The National Film Board of Canada (NFB) announced that three of its co-productions have been shortlisted for the Best Animated Short Film in the upcoming 94th Academy Awards. The films in question — Affairs of the Art, Bad Seeds, and Flowing Home — are the latest additions to the NFB’s illustrious track record at the Oscars, with 75 nominations and 12 wins so far. Hence, I sat down to watch the three films, which ended up to be impressive in their own rights.
Affairs of the Art
Directed by Joanna Quinn and Les Mills, Affairs of the Art packs a quirky, feverish punch in its 16-minute runtime. The short delves into an eccentric family’s shared genes of hyper obsession, ranging from pet taxidermy to Vladimir Lenin. Beryl, a middle-aged aspiring artist, narrates the oddities of each of her family members: her sister Beverly, her son Colin, and her husband Ifor, while giving an insight into her own weirdness. The hand-drawn animation of overlapping pencil strokes adds to the chaotic nature of the characters as they move from one obsession to the next. I’m glad that this film is animated because I’d be scarred if some of the gory hyper-fixations were rendered with realistic special effects. That being said, the cartoonish family leaves a weird aftertaste.
This short, directed by Sandra Desmazières, will take you on an emotional rollercoaster for 15 minutes. Narrated in French, Flowing Home follows the journey of two sisters separated during the Vietnam War. One of them, Thao, leaves for Montreal, hoping for the rest of the family to follow soon. Unfortunately, her hope turns into two decades of longing. In the intervening years, Thao and her sister Sao Maï strive to preserve their connection through letters, bonding over their shared past and the minutiae of their lives in the aftermath of war. The earthy hues, with a predominance of blue, lend Flowing Home a poignant undertone. Yet, the film ends on a hopeful note as the sisters look forward to their long-awaited reunion.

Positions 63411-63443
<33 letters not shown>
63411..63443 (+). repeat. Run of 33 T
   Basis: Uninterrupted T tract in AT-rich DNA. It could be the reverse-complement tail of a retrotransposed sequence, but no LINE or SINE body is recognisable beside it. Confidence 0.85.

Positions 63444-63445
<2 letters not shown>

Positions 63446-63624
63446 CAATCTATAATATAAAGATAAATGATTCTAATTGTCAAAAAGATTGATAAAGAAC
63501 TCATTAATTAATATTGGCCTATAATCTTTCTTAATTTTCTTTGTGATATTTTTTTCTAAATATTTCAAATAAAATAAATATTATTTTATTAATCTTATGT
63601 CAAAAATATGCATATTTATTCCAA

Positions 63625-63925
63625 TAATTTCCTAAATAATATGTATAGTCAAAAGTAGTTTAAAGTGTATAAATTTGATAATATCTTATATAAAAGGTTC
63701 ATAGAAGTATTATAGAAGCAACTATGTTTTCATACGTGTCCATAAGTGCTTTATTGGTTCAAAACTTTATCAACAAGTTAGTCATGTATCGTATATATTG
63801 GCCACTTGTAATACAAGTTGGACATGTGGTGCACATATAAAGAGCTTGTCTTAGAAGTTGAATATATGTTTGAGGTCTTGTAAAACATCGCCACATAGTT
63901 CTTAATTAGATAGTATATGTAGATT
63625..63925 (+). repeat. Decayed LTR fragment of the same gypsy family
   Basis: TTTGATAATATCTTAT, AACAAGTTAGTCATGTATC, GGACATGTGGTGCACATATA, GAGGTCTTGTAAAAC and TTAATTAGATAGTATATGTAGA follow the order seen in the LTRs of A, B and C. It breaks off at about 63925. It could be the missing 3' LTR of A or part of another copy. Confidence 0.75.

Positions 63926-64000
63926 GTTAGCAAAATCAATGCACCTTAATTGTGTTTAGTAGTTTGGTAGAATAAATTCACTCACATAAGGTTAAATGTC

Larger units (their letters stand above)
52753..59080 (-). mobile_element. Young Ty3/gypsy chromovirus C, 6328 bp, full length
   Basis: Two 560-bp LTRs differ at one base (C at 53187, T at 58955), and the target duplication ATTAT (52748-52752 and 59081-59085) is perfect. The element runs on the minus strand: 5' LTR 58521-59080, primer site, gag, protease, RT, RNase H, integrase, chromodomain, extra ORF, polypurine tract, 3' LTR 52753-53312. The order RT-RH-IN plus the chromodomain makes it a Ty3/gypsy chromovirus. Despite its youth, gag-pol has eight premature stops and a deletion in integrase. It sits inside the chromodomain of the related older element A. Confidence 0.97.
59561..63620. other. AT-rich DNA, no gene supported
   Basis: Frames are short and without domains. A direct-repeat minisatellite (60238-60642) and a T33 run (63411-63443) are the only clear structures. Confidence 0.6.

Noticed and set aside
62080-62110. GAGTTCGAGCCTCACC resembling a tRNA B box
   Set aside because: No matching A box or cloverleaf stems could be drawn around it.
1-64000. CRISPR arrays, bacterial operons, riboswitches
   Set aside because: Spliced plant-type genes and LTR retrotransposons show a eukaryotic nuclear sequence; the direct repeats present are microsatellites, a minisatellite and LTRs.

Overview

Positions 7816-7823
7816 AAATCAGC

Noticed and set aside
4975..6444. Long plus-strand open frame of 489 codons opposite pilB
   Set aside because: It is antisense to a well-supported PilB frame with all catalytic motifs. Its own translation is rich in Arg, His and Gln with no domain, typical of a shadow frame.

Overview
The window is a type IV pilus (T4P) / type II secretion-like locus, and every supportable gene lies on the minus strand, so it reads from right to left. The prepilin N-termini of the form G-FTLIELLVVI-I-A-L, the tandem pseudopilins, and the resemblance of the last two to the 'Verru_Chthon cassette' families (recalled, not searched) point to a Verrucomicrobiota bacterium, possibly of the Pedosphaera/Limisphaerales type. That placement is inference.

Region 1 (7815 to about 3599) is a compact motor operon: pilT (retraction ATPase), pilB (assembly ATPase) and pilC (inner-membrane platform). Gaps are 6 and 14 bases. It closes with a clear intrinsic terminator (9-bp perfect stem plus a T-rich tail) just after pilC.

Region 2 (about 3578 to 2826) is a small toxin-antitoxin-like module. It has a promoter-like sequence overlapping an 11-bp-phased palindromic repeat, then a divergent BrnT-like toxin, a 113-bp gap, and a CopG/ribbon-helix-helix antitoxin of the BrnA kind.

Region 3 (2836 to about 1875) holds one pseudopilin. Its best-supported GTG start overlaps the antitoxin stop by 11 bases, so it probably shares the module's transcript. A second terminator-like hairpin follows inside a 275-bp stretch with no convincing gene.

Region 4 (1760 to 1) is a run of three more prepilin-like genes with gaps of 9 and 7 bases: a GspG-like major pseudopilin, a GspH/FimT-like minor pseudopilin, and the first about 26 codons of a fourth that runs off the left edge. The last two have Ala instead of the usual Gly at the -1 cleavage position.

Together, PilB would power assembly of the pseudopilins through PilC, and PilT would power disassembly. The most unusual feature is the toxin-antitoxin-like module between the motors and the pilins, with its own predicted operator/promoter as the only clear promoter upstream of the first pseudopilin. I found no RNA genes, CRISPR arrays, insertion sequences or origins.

The shortest short of the three, Bad Seeds is a witty satire verging on the absurd. Directed by Claude Cloutier, the film starts with a strange plant that sprouts a crow in a top hat. Soon, another strange plant grows with a frog’s head. As they fight over the flies buzzing around them, the two plants turn out to be much more than they seem, changing their forms like a chameleon on steroids. In the meantime, the prey also get bigger and wilder. Bad Seeds ends with an unexpected twist, implying that the crow and the frog had more in common than they thought. Their escalating fight over the six-minute runtime contains references to all the great rivals of our world, from the ones between animals to those between historical figures. The ink on paper animation reminds me of illustrations from old newspapers, thus giving the theme of rivalry a timeless feel.
Although I liked all three shorts, I’m rooting for Flowing Home and Bad Seeds to get nominated. In terms of actually bagging the Oscar, Bad Seeds is a clear winner. It left the strongest impression out of the three due to its clever handling of the theme of rivalry and how it encompasses living beings and inanimate objects alike. It is perhaps the most minimalist short in this list in terms of animation style, contained to only two characters who don’t speak. Perhaps it is because of this bare-bones approach that the message stuck with me. Bad Seeds demonstrates that even minimalist movies can have a large impact and I hope it gets the recognition it deserves at the Oscars.